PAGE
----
More than two decades after a Rhode Island man was found guilty of murder, he is seeking to overturn his conviction based on DNA evidence that points toward his innocence.
Raymond D. “Beaver” Tempest, Jr., was convicted in 1992 of beating and strangling 22-year-old Doreen C. Picard in the city of Woonsocket a decade earlier, but according to his attorneys at the New England Innocence Project, recent DNA testing proves that someone else committed the murder.
reported that Tempest’s legal team filed a 70-plus page motion Monday in Superior Court asking that his conviction be vacated on grounds that DNA testing revealed that hair clutched in Picard’s hand didn’t belong to Tempest and that the prosecution’s key witness, Ronald Vaz, fabricated his accounts of Tempest’s alleged confessions.
At trial, his lawyer argued there was no physical evidence linking Tempest to the crime and questioned the credibility of several witnesses, but Tempest was convicted anyway.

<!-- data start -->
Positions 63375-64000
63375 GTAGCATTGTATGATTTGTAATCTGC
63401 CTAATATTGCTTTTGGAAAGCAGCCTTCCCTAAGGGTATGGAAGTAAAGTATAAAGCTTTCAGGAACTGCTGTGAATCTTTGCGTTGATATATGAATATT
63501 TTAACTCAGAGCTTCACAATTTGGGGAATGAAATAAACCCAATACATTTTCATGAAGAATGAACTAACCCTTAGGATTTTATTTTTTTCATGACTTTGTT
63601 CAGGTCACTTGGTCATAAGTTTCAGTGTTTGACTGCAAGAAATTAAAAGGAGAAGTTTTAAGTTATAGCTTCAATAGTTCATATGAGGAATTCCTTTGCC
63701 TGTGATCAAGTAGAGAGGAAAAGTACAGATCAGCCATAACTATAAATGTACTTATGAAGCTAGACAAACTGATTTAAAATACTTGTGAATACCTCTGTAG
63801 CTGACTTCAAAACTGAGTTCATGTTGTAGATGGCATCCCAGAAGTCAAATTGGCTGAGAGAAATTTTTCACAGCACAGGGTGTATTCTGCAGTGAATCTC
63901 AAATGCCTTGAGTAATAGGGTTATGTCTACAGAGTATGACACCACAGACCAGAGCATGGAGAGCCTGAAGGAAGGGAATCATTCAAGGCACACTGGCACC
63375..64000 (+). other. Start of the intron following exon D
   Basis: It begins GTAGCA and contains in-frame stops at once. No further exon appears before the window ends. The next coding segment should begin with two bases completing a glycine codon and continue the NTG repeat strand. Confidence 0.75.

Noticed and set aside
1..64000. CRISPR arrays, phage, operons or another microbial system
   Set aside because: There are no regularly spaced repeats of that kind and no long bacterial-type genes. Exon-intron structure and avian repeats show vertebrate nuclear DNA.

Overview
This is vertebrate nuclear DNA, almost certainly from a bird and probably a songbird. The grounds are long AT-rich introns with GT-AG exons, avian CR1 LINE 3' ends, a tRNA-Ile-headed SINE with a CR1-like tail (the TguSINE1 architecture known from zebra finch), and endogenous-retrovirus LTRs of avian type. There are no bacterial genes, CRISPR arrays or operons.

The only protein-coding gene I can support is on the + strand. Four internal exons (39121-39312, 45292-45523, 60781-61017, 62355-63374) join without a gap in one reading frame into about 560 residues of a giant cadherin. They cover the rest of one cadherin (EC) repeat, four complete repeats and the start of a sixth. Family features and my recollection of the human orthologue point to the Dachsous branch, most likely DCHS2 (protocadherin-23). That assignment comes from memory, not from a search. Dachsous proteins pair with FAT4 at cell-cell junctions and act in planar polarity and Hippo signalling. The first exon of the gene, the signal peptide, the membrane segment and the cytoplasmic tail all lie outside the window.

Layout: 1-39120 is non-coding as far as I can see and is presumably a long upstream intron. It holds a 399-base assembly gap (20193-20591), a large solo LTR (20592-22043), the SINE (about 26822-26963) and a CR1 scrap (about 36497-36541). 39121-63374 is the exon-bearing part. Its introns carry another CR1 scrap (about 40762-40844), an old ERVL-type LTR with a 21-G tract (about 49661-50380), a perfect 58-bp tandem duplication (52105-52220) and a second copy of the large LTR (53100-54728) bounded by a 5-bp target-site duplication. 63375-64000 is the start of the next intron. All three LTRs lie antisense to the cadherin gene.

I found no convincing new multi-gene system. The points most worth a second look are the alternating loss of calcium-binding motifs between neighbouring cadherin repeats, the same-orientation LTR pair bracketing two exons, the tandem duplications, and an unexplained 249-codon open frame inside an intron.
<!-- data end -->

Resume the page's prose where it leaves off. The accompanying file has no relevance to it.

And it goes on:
Tempest’s conviction was upheld in 1995 and about a decade after that, he sought help from the New England Innocence Project to get DNA testing. When testing was ordered in 2004, it marked the first time a judge in Rhode Island had mandated DNA testing as part of a defendant’s attempt to overturn a conviction.
In the motion filed this week, Tempest’s attorneys accused the investigators of pressuring and coaching witnesses, whom may have been vulnerable to coercion because they were alleged drug users and criminals.
reports that Tempest’s attorneys wrote in the motion: “The state’s case against Tempest was based on the testimony of drug addicts and criminals. . . . These witnesses implicated Tempest years after the crime, and their allegations evolved as the state’s case against Tempest developed.”